These Teens Are Shaping the Future...and Need Your Help!
Think ahead four years: Maybe you’ll be applying to college, or starting your first full-time job. What will the country look like then, and how will the president elected next month influence your rights and determine your opportunities in such a major life moment?
Meet Carter, 18, and Jaya, 17. Their passion for politics will help you realize your own power to shape the future—whether that’s urging others to vote or volunteering for a campaign!
Carter Nordman is about to give a speech in front of more than 600 people, and he hasn’t practiced once. As he approaches the center of the packed gym floor, Carter shoves the note card he prepared 10 minutes earlier
into his pocket. He takes a deep breath, then explains to the audience why Donald Trump should become America’s next president.
“I don’t need notes to talk about something I’m passionate about,” says Carter. “I speak about this stuff all the time, so I knew I was ready.”
And he’s not exaggerating. The high school senior first launched himself into the political world at age 10, making thousands of yard signs for a local senate campaign, and has been active ever since.
“At 10, it was just fascination,” says Carter, who cares deeply about economic issues. “Now, it’s about doing everything I can to help put this country on the path it belongs. With a $19 trillion debt and no job growth, the least I can do is volunteer my time.”
In addition to being selected by the Trump campaign’s Iowa staff to speak at the caucus—a meeting of supporters with the same political ideals—in his hometown of Adel,
Carter also directs Iowa’s division of the college-based organization Students for Trump.
As state director, he travels to major universities throughout Iowa to encourage students to start their own chapter.
“People definitely question my credibility when I first show up,” says Carter. “They ask what college I go to, and I tell them I’m in high school—and then ‘20 questions’ starts.” But Carter loves the chance to prove his enthusiasm.
“If you really support someone, and you can do even the smallest thing to help them, that’s a great feeling,” he says.
The temperature in Iowa City hovers around 10 degrees, and Jaya Blanchard has been outside for 10 hours. She shifts her clipboard, stickers, and pens from one arm to the other and raises a gloved hand to knock on yet another door—one of about 100 she’s faced today. The door swings open, and Jaya clears her throat: “Hi! I’m a high school volunteer with the Hillary Clinton campaign. How are you doing?”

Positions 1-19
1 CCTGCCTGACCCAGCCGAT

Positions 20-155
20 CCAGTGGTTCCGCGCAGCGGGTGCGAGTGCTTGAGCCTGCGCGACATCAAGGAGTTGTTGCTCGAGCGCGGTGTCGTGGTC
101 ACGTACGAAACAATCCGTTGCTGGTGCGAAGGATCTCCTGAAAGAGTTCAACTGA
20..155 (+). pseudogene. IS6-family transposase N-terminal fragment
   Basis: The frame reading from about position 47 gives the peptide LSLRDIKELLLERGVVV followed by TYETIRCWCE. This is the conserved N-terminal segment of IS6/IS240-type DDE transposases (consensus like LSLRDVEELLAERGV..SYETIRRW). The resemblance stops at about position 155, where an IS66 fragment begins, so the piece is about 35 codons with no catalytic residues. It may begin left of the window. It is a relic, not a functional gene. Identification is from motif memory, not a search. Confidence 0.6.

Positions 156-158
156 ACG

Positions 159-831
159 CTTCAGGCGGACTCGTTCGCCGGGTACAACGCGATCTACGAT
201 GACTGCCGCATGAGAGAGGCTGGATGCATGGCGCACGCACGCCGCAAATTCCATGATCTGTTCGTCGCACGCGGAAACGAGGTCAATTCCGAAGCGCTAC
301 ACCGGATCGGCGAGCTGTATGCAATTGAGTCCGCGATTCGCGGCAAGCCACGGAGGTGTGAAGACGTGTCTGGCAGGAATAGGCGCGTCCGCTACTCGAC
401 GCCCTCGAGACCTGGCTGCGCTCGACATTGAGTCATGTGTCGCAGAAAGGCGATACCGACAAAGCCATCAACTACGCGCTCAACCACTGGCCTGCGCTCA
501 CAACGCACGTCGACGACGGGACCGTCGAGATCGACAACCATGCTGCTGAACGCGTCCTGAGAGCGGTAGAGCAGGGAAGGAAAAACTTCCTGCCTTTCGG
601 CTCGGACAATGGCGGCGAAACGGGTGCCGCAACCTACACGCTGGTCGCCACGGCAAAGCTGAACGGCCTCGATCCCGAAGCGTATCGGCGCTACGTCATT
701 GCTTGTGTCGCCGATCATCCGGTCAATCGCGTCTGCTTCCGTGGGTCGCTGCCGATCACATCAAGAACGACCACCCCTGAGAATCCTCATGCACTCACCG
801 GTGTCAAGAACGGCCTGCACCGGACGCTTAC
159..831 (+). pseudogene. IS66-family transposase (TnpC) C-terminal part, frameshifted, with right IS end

Jaya has always been interested in politics, but it wasn’t until volunteering with the Clinton campaign that she realized her power to shape the issues that affect her most.
“I spend my summers kayaking and camping in the country’s untouched wilderness, so I have a strong appreciation for nature,” she says. “Preserving our Earth is one of the most important problems right now, and I think politics is the most productive way to create change.”
After a few months of calling and knocking on doors to persuade locals to get out and vote in favor of her ideals, Jaya was selected for a fellowship position where she was taught how caucuses are run and how to get people involved. She even played a part in organizing her own precinct's caucus.
The catch? She’s not yet old enough to take her political passion to the polls.
“I wish I could vote,” says Jaya. “I’m always telling my older friends, ‘You have this huge privilege, and you need to take advantage of it.’ But not being old enough to vote actually helped me as a volunteer.” When one undecided voter learned of Jaya’s age, he told her, “The fact that you’re doing this when you can’t even vote makes me want to caucus for Hillary Clinton.”
The experience helped Jaya see that when it comes to politics, the sooner you dive in, the better. “It’s much better than waiting until you turn 18 to figure out what you believe in,” she says.